With UK mortgage rates currently in the UK at 300 year lows, holding debt against property has proved very popular since the financial crisis led to artificially low interest rates in the UK.

Debt can also be used to create a more efficient income from the property because when structured correctly, income tax can be offset against the cost of borrowing.

However - this is set to change...

Former Chancellor George Osborne unveiled a shock tax change in 2015 which will remove landlords’ ability to deduct the cost of their mortgage interest from their rental income when they calculate a profit on which to pay tax.

The Chancellor wants to tax landlords on their turnover rather than profit, meaning that tax will be payable on non-existent income.

For some, tax rates will exceed 100%: landlords will have to pay all of their profit in tax, and then pay more tax still.

The tax increase will be phased in from this year, and fully implemented by 2020.

It has led to some suggesting that UK property is not such an attractive proposition...

In certain circumstances, any debt outstanding against a UK property upon an individual's death may also be deductible for IHT, making debt potentially an efficient way to hold UK property for non-UK domiciles.

Tax advice must be taken in this respect.

For high net worth individuals, offshore private banks will also arrange bespoke lending solutions, for example, against portfolios of investments, as well as property.

The advantage of this route is that borrowing costs can be cheaper and higher amounts of borrowing can be achieved.

Offshore trust and offshore company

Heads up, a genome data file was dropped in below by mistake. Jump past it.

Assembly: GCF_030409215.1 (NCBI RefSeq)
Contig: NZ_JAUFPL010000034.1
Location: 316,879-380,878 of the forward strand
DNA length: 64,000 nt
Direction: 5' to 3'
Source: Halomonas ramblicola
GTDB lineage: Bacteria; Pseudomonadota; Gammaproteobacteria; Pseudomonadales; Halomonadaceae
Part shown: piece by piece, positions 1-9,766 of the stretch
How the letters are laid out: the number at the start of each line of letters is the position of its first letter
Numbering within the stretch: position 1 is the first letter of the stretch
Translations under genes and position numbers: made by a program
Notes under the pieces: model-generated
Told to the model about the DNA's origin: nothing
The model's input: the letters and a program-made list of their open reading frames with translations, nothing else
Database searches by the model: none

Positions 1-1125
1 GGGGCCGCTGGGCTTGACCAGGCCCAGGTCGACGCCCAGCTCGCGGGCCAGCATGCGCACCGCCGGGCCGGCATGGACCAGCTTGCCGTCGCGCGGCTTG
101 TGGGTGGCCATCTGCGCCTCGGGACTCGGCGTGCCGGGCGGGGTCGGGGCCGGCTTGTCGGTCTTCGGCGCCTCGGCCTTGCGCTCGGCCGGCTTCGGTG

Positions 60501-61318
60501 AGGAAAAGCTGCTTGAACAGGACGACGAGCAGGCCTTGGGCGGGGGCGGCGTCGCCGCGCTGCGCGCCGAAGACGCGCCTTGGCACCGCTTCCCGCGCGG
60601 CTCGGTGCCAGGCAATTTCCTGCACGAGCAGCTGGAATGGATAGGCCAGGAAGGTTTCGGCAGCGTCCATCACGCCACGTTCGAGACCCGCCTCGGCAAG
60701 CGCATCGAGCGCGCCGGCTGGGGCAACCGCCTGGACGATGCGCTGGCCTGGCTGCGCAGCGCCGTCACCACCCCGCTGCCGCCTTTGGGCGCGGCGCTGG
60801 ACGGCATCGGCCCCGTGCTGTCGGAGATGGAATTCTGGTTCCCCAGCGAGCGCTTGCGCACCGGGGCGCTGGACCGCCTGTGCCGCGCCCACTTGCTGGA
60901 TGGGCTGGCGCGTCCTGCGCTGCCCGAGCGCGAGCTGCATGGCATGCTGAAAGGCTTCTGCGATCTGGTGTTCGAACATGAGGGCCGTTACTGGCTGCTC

For many years, UK properties have been held by non-domiciled individuals in offshore companies or Special Purpose Vehicles (SPVs) to protect from IHT, and also to add a layer of privacy.

More recent legislation has meant that holding UK property like this has become much less attractive, although many non-domiciles still use this route - despite the potentially higher stamp duty costs in certain circumstances.

Offshore trusts have often been used for succession planning in families, and continue to remain an attractive structure to hold UK residential property.

They offer a high level of control, allowing a family to pass assets down to the next generation in a timely and controlled manner.

Both offshore trusts and offshore companies can use debt to help structure their assets in a tax-efficient manner.

Potential UK residential property solutions - Insurance

If a property is held in a personal name, it is typically exposed to IHT, which is charged at 40% of the value of the property at the date of the death of the individual in question, subject to the allowances.

Allowances, including the nil rate band of £325,000 per individual, are available to reduce this tax.

As the complexity and the tax cost of structuring property has increased in recent years, because of the changes in UK tax law affecting both domiciled and non-domiciled individuals, many are using high value insurance policies to provide a high amount of cash liquidity upon their death, to be made available to the beneficiaries of the UK property (or other UK situs assets) so that IHT can be paid.

When structured correctly, insurance policies can prove very effective in paying the IHT due, and speeding up the process of probate so that the property can be released from probate.


There is no such thing as the perfect, one-size-fits all solution for investors to buy and hold UK investment property assets.

The best solution for you will depend on what you are buying the property for and what you want to achieve from the purchase.

What is certain is that planning and structuring your property holdings is becoming increasingly important as the UK government seeks to squeeze more tax out of the housing market, which has proved such a solid asset class for investors to hold over the long term.